Open biology digest: spider webs, pandas, Antarctic birds, and more

A round-up of recent research published elsewhere across open access biology.

Teaching a fly to fear

The fruit fly Drosophila is one of the key model species in science. Away from the safety of the lab, there are few more terrifying sights for a wild adult female Drosophila than a parasitic wasp. While these wasps are no threat to the adult fly itself, they present grave danger to her offspring.

Up to 90% of wild Drosophila larvae are parasitized by these wasps, who use them as hosts for their own offspring. Unsurprisingly then, female Drosophila have a strong in-built response to the sight of these wasps, including a significant reduction in egg-laying (better to save the eggs for a safer place).

Rather more surprisingly, new research shows that female flies can teach each other about the presence of wasps. Female flies kept in laboratory enclosures with parasitic wasps showed the expected reduction in egg-laying, a behaviour which continues for several days after removal of the wasps. If these flies are then moved to wasp-free enclosures alongside ‘naïve’ female flies, who have themselves not encountered wasps, these naive females reduce their own rate of egg-laying.

This suggests a kind of social learning; the naive flies anticipate the presence of parasitic wasps based on the behaviour of the ‘teacher’ flies. Clearly, even ‘simple’ animals are capable of learning from one another.

Kacsoh et al., eLife

Oh, what a tangled web we weave

Spider web
Spider web
skeeze/Pixabay

Fellow slovenly readers will be all too aware of the miracles of biological engineering that inhabit the ceilings of our houses – spiders’ webs. Spider silk itself is famously a stronger material by weight than steel, and now new research examines the strategies that spiders take to optimize the construction of their webs.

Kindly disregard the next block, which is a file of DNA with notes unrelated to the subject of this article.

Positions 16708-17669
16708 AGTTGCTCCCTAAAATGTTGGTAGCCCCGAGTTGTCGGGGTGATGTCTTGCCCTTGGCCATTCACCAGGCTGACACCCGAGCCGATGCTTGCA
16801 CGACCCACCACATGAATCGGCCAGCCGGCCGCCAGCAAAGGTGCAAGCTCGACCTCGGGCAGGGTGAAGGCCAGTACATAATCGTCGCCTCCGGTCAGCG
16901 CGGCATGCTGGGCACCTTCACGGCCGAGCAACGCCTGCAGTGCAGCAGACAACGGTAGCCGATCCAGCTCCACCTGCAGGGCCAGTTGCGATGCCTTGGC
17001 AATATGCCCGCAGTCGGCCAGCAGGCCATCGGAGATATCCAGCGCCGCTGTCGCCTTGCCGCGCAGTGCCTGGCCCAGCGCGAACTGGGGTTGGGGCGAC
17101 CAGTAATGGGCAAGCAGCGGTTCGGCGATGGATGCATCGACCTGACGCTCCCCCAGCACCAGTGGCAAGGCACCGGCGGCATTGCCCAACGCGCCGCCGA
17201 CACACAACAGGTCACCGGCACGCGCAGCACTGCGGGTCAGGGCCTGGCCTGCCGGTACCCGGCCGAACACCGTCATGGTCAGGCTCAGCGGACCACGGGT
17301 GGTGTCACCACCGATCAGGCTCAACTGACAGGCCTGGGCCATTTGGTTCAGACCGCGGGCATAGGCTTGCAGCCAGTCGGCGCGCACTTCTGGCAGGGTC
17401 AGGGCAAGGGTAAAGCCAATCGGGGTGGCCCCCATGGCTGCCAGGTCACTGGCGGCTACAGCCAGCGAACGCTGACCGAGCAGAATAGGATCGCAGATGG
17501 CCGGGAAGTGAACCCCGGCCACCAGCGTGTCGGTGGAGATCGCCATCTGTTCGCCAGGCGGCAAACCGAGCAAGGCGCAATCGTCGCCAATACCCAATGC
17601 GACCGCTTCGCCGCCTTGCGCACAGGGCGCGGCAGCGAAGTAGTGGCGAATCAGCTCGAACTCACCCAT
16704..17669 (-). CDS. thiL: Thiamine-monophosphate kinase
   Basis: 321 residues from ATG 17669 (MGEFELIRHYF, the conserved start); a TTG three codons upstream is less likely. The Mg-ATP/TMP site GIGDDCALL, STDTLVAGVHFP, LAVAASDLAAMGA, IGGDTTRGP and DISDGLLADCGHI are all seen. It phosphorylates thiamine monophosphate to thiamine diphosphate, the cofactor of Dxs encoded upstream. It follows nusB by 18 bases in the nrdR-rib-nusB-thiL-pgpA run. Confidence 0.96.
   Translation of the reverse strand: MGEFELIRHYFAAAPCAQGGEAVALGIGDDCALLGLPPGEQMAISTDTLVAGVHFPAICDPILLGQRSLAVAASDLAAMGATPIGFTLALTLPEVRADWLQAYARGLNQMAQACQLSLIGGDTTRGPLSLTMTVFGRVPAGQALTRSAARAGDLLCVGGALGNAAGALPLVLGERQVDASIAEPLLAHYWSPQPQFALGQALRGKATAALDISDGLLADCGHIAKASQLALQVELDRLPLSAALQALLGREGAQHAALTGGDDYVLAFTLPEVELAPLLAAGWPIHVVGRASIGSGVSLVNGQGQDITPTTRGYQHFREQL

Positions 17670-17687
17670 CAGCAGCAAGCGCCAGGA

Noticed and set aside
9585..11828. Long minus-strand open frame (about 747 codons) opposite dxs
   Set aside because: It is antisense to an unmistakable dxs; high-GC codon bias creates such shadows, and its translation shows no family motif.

One consideration that spiders face is that constructing a web takes a lot of energy, so it pays to optimize the amount of silk in each thread. For small garden spiders, constructing their web is a daily task; those tropical spiders that make giant webs repair them for a few days before replacing them, so the webs consequently have to resist the elements.

The new study takes two approaches to studying web construction: firstly computational modelling of the mechanical response and damage tolerance of web designs, and secondly testing 3D-printed replica webs in silicone material, varying the thickness of the radial spoke threads and the sticky spiral thread.

The researchers found that there are different optimum thicknesses of the strands depending on the kind of forces the web faces. For daily webs, where the impact of the spider’s dinner crashing into the web is its biggest stress, radial and spiral threads with similar thicknesses are optimal. However for giant webs that may face days of wind and rain, thicker radial threads with lightweight spiral threads are a better solution.

Zhao Qin et al,. Nature Communications

Fins ain’t what they used to be

The design of some features of living organisms has evolved again and again, independently in distantly related organisms. Familiar examples of this ‘convergent evolution’ are animal flight using wings and vision using a camera-type eye.

This is thought to suggest that within the limitations of living organisms, the laws of physics mean that there are only a small number of useful designs, so the evolution of different organisms will independently converge upon them.